If we continue to debate the demographical issue of Isarun, it will set us back as I’ve said, I know the Omoyajowos when I was living with my uncle Pa Kayode popularly known as Pa Gau in Igbara-oke grammar school. My problem with Dr Akintide is her writing being controversial, she need to be very objective and use her know how to bring people together.

David October 14, 2010 - 3:17 pm

Hello Adesina, Isarun is not and will never be a part of Igbaraoke, go home and find out, history is there for you.

olubunmi adesina September 6, 2010 - 3:40 am

I come from Igbara-Oke and have relations in Isarun. Trying to divide the two towns is tantamount to controversy which could set the area back economically and socially. In no doubt, Isarun has been a part of Igbara-Oke. In United State, I live in Orange county where we have cities like Anaheim, Gardengrove, Santaana, Inglewood etc. All these cities are interwoven.

Please talk about Rev. Omoya and leave where is where alone. Geographically he comes from Isarun near Igbara-oke.

Femi Ekundayo May 10, 2010 - 5:07 pm

What else can I say, Dr Akintide tells it all. I grew up to know ‘Dadi ‘Moya’ as my Mom used to call him as a community leader, a clergyman, and as an erudite professor. To my grandmother of blessed memory ‘Omoya’ is a reference point when it comes to education, and to my dad his cousin ‘who says you can have it all’ because Omoyajowo have it all. Just don’t tell my Daddy you can do something by giving unnecessary excuses Uncle Omoya is there for you as a reference point. Thank you Dr. Wunmi Akintide for bringing into mind the refreshing life of Professor Akin Omoyajowo at a time when morality, uprightness, integrity, and accountability have eluded Nigeria political space. Your write up on our dear Bishop shows that there are still men of honor and integrity out there contributing greatly to their community and the nation at large for the betterment of the next generation. I love you ‘Daddy Moya’, your footprint and legacy in Isarun will ever remain indellible and thank you for being a good reference point in my life and that of my siblings. Every believing Oreyians are pround of you, and I am a believer in hardwork, honor, and integrity.

Olaniyi Ekundayo May 7, 2010 - 6:16 pm

Professor Akin Omoyajowo is God’s gift to our community and I am very proud to descend from his family tree. Himself and my dad were first cousins. Thank you Dr. Akintide, you are a wonderful historian, I have read your other articles on the History of Akure and Deji Adesida and his descendants. Since you are also linked to the source (Isarun Ile Owuro) please as suggested, do write a full biography on this illustrious son of ours. We may also contribute from the much we know about him. I will put this on our facebook page for other Isaruns to comment. Once again, thank you.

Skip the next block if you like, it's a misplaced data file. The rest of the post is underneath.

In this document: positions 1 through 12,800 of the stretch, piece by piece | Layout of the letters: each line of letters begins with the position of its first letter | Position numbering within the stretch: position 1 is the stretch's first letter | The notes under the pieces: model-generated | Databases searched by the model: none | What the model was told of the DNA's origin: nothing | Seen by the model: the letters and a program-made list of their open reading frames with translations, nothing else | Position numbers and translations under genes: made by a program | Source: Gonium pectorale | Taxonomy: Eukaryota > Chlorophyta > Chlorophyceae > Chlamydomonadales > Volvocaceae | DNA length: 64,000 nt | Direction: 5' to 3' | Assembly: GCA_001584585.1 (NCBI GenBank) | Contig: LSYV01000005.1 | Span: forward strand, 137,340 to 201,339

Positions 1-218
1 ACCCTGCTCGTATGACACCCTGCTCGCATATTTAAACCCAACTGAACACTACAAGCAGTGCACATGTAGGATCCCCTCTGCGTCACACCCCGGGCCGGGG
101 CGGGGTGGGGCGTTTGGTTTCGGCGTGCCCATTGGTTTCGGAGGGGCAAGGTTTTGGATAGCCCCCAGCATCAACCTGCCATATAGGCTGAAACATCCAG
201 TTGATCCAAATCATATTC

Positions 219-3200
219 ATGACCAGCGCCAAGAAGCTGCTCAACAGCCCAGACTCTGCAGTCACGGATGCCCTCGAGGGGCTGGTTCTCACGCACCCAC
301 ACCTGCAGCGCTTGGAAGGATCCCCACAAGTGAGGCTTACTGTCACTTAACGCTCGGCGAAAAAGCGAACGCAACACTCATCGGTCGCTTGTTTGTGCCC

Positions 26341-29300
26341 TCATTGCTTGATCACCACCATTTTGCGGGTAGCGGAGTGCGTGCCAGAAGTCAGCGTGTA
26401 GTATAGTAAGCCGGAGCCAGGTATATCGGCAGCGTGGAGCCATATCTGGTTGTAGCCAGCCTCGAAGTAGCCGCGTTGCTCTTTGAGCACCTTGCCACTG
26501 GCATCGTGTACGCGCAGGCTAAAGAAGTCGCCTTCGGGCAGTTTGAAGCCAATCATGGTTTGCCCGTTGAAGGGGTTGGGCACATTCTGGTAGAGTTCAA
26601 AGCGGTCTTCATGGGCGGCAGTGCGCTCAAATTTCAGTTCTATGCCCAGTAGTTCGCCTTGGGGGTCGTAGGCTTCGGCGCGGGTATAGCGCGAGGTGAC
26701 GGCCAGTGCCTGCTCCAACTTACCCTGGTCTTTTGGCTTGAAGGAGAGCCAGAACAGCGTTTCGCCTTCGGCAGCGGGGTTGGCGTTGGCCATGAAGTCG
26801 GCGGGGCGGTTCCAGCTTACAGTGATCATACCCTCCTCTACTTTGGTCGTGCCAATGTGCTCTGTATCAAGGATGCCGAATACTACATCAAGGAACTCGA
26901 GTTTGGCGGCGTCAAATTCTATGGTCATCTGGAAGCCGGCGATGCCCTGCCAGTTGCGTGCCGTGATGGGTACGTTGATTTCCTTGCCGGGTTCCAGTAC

Dele Bodunde January 25, 2010 - 10:14 am

Dele Bodunde ( or Thanks a lot. Am an Isarun man — my family produces the Sapetu or 2nd in hierarchy to the King. Prof. Akin Omoyajowo is a “father” to most us younger than him in Isarun. He also remains a “brother” to those older than him. He is Isarun’s most valuable export; he is much loved. Your story on the relationship between Akure and Isarun is, however, inconclusive. The traditional ruler of Isarun is Asarun. In acient times, he and the Deji of Akure were brothers. They quarreled and rained curses on each other. Asarun left Akure to establish his own town. It is due to the curses that they meet only when one is dead- both ways. However, the relics of this relationship at the Akure end had been destroyed as the “Asarun Way” into the Deji’s palace had been removed at the Old Garage. (The elders know what I mean).

Adeyeni michael adeyemi October 25, 2009 - 10:57 pm

Enyway i dont have much to talk on this but just want to thank baba omoyajowo ese pupo my name are ADEYENI MICHAEL ADEYEMI grand son of ODOLE. Student of ladoke akintola university Am really happy of seing this on net i belive that if two or three people can do as this man everything we be allright………

Anonymous January 10, 2006 - 11:48 am

i will really love the author to have a biography of Bishop Omoyajowo. And i must say u've really tried, i must say showcasing who he is. I think this article should go places and not only on this site bcos is just a great man. David from Opebi. Lagos

Anonymous November 24, 2005 - 1:37 pm

i love and i like this cause i will pass yipiyayoh

Anonymous August 11, 2005 - 6:01 am

I was first taken aback when i saw this article about my own town and about our father Bishop Akin omoyajowo on net in far away Philippines but happy again because father has made all isarun indegene pround.My names are OPEGBEMIoludare Lawsona graduate student at cavite state universityPhilippines.I am a native of Isarun and father happen to be my uncle.I thank the author for his contribution to his own knowledge.It is a challenge to all isarun youth to emulate Baba because he has made Isarun pround.

EKENYERENGOZI MICHAEL CHIMA August 2, 2005 - 11:59 am

An excellent abstract for the biography of Bishop Joseph Akinyele Omoyajowo the current Anglican Bishop of Ijebu. Ode. As I said earlier go ahead to write the full biography to increase the mileage of the public knowledge of this noble Nigerian worthy of emulation.

Anonymous August 2, 2005 - 11:52 am

Please "kuku" write the biography of Bishop Joseph Akinyele Omoyajowo the current Anglican Bishop of Ijebu Ode. Because that was a very comprehensive analysis of this honest to God Nigerian bishop.

Again I believe you have enough articles and features to publish books off-line. Because majority of Nigerians cannot read you since they don't have the access to the Internet. And the majority of those who do hardly have the time to sit back and read your essays. They just want to browze for opportunities on line. The tragedy of it all is that the larger population of our youths who have access to the Internet use it for erroneous pursuits or for what they call "Yahoo-Yahoo" Internet Scams of using chicanery and flattery to hoodwink and swindle their Western targets for dollars or pounds and to find white sugar mummies and girlfriends that will send them money or goods. Therefore you need to publish all these your nation-building articles and features in hard copies in print for public enlightenment.